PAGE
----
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Robotic Arc Welding and AM Process Parameter Optimisation

Automated Process Parameter Optimisation for Robotic Arc Welding and Additive Manufacturing TWI Core Research Project 34246/2020


Multi-axis industrial robots are widely implemented in arc welding production, providing the benefits of increased productivity and improved quality in sectors such as aerospace, rail, power generation and oil & gas structures. When developing the method of manufacturing for a new product, the majority of time is often spent on the determination and development of welding parameters. Identification of the correct parameters is mainly based on trial-and-error experiments incorporating the welding engineers’ knowledge and experience, which does not differ from the development of a manual welding process. This could undermine the technical and economic advantages of robotic processes.

This case study reports on minimising the efforts towards parameter development using a numerical modelling approach that is integrated with the robot controller and vision system.


  • Create and implement numerical models for process parameter development and its integration with robotic metal inert gas (MIG)/metal active gas (MAG) welding.
  • Develop and integrate an automated process monitoring system (laser scanning) with the robotic welding process.
  • Demonstrate the integrated concept combining the numerical modelling and process monitoring units with the arc welding robot, to contribute to the further development of intelligent automation for arc welding.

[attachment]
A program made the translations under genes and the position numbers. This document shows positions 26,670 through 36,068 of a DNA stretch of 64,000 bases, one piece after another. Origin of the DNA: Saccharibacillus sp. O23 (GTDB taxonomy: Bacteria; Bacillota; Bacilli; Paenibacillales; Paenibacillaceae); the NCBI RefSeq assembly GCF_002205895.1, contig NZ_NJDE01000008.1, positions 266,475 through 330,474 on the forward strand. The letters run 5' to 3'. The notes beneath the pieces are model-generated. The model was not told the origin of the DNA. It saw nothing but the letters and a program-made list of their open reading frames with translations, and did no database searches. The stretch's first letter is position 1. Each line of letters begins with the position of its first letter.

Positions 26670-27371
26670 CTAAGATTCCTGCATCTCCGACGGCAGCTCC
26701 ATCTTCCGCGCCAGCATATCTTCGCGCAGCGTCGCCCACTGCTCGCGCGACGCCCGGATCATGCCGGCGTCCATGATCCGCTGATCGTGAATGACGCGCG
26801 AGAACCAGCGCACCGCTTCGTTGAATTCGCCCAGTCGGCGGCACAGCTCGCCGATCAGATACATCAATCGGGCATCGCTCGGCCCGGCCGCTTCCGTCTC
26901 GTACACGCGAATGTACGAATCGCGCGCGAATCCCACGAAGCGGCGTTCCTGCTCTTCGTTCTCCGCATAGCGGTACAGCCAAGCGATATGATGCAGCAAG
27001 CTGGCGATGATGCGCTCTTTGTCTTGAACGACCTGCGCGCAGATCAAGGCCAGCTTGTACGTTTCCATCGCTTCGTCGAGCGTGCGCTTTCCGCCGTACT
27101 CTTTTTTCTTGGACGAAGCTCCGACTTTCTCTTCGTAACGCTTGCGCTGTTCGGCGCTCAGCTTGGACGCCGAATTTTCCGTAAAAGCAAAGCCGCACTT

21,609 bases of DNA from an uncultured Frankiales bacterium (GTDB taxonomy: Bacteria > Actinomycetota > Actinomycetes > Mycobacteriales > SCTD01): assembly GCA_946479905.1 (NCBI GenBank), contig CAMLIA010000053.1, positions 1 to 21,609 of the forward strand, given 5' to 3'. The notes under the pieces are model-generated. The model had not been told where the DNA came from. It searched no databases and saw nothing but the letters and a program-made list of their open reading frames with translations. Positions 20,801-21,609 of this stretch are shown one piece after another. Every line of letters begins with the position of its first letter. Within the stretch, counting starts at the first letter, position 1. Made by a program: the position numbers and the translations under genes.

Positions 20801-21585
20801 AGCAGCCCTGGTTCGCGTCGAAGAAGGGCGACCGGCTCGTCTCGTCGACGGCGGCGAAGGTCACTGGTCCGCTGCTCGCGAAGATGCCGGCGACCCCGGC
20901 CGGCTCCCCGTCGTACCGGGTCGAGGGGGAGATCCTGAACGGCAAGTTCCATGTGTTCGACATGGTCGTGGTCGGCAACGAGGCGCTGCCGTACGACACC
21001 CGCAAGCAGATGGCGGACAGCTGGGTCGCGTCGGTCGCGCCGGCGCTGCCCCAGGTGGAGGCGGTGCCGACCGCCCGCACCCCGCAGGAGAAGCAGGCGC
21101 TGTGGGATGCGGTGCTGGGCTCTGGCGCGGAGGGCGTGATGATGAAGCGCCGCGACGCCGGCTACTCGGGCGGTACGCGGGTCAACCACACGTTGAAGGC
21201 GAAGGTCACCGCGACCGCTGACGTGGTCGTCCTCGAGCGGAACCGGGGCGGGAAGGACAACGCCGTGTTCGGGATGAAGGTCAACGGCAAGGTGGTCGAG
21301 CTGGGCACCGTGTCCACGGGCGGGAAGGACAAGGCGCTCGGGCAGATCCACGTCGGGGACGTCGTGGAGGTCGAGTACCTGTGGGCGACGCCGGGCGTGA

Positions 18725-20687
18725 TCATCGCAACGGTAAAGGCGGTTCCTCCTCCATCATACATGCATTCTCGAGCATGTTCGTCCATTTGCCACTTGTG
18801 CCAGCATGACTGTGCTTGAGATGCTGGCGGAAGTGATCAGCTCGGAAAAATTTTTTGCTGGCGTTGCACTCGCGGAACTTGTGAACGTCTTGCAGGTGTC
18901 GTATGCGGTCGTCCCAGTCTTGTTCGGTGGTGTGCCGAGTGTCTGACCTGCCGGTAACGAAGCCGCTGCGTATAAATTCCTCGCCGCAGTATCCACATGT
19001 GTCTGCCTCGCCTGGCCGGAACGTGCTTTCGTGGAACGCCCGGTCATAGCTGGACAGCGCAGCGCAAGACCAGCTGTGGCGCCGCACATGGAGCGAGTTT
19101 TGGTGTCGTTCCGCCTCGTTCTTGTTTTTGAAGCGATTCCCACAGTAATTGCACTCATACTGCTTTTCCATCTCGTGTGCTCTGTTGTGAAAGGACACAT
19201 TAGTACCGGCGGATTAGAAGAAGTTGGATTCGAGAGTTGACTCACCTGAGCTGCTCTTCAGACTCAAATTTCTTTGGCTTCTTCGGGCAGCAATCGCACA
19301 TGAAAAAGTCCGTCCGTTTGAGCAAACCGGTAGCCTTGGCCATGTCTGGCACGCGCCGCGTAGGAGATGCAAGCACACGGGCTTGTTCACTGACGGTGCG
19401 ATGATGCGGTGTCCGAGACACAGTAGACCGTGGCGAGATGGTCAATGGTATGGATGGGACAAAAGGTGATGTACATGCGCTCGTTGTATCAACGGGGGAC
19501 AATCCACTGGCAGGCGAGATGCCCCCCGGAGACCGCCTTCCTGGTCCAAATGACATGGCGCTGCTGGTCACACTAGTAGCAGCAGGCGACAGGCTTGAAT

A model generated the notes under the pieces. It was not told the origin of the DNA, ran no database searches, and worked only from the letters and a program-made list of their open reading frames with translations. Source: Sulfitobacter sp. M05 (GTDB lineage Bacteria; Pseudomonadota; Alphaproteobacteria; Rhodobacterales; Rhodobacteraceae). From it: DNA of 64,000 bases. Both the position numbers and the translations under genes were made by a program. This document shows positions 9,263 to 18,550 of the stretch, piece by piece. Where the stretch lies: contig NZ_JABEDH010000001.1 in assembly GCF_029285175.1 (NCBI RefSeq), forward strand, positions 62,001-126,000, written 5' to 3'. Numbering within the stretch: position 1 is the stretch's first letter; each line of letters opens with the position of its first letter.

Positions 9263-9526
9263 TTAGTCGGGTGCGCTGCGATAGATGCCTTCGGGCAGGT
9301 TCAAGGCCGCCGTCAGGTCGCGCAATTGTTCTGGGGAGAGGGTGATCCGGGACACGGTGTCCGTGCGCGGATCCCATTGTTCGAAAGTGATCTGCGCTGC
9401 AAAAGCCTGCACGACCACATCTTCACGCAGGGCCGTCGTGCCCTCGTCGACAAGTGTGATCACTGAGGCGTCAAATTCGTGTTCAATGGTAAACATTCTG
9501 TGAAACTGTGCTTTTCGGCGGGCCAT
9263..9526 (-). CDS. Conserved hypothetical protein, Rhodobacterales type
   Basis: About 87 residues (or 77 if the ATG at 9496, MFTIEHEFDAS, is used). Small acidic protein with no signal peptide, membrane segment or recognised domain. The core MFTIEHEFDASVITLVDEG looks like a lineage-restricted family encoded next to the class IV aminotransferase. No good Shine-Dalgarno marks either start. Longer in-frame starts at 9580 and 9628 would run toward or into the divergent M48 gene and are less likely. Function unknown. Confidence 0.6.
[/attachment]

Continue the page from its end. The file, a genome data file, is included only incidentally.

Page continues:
Industry often requires frequent design changes as part of product development with a corresponding need for requalification of welding procedures for each new design. In this case, the weld qualification process can become time consuming and require significant materials when robotic operation is involved. Frequently, the robotic welding trial process takes longer and costs more than manual welding, owing to the effort spent on robot data analysis, equipment re-programming and revised equipment setup.

To address some of these industrial challenges, a project concept was developed to control weld parameters in real time using a feedback loop system, combining a numerical model and weld monitoring system. Validated numerical finite element (FE) and computational fluid dynamics (CFD) models were applied to map welding parameters and weld beads using the produced weld database. An automated laser based monitoring system was developed to monitor and provide feedback to the control loop.

In this project, the developed modules were tested and validated. The concept can be adapted by other robotic welding and material processing processes. The proposed concept represented an important part of intelligent automation for welding and additive manufacturing.


Initially, trials were carried out using MAG welding to generate data in the form of temperature variation during welding and weld shape geometry as a function of different welding parameters. This data formed the input for numerical modelling. After obtaining temperature dependent material properties from the literature, two-dimensional, multi-block, structured, quadrilateral mesh was produced for CFD analysis. Wire feed rate, torch travel speed, welding current and voltage were considered variables.